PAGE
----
Climate as Investment

by Larry Lohmann

first published 22 July 2009

Proposals for Green New Deals aimed at tackling both global warming and global recession are streaming forth worldwide. Unfortunately, many give short shrift to the need to phase out both fossil fuels and fossil fuel substitutes. Many also rely on obsolete conceptions of technology transfer. Future climate movements will have to focus increasingly on the democratization of research, planning and finance.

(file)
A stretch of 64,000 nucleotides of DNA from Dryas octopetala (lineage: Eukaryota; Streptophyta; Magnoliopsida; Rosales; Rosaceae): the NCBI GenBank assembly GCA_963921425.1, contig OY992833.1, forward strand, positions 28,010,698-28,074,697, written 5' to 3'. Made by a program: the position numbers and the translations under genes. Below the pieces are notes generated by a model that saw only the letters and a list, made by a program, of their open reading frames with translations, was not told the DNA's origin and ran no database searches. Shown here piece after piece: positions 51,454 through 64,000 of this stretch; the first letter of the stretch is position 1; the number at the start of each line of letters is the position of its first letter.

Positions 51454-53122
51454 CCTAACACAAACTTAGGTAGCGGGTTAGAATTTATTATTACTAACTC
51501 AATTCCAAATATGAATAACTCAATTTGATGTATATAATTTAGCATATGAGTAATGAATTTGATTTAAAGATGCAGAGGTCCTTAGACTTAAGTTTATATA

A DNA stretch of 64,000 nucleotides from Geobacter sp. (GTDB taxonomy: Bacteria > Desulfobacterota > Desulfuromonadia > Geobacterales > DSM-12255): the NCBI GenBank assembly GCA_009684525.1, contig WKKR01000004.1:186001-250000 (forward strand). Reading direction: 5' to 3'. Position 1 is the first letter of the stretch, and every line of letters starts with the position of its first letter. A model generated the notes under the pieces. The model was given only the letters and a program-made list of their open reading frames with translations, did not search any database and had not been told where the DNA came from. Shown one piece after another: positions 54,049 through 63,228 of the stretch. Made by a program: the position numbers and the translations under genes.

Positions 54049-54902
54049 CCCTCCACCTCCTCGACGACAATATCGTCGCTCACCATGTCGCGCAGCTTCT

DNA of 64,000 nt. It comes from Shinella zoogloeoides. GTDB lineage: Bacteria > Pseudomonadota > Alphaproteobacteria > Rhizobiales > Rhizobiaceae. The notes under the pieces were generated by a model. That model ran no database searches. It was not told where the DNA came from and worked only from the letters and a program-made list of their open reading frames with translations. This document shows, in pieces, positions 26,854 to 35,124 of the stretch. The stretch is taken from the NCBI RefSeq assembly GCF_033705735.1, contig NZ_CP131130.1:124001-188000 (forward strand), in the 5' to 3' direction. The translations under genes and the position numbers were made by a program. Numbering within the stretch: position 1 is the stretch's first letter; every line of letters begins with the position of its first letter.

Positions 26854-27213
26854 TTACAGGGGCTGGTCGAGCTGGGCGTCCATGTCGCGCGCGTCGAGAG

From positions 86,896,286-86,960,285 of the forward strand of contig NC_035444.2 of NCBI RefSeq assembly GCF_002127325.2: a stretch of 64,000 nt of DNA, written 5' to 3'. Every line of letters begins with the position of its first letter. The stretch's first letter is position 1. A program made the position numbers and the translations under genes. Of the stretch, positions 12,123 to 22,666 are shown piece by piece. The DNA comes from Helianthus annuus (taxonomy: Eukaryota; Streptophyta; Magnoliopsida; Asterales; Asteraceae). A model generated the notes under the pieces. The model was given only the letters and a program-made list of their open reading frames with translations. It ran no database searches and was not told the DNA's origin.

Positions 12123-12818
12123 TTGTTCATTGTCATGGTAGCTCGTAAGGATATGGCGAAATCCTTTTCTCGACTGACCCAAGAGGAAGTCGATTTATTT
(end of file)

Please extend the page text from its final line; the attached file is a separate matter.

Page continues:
The climate crisis and the credit crisis have made the political issues surrounding investment and finance more critical than ever before. Proposals for Green New Deals aimed at tackling both global warming and global recession are streaming forth worldwide. Yet, as this article forthcoming in the journal Development & Change argues, many such proposals are incoherent in that they overlook the need for an immediate start to a programme of phasing out both fossil fuels and purported fossil fuel substitutes such as nuclear power and industrial-scale agrofuels. They also tend to rely on Northern-biased conceptions of technology transfer and intellectual property that the climate crisis has helped make obsolete. To overcome these problems, future climate movements will have to focus increasingly on the democratization of research, planning and finance.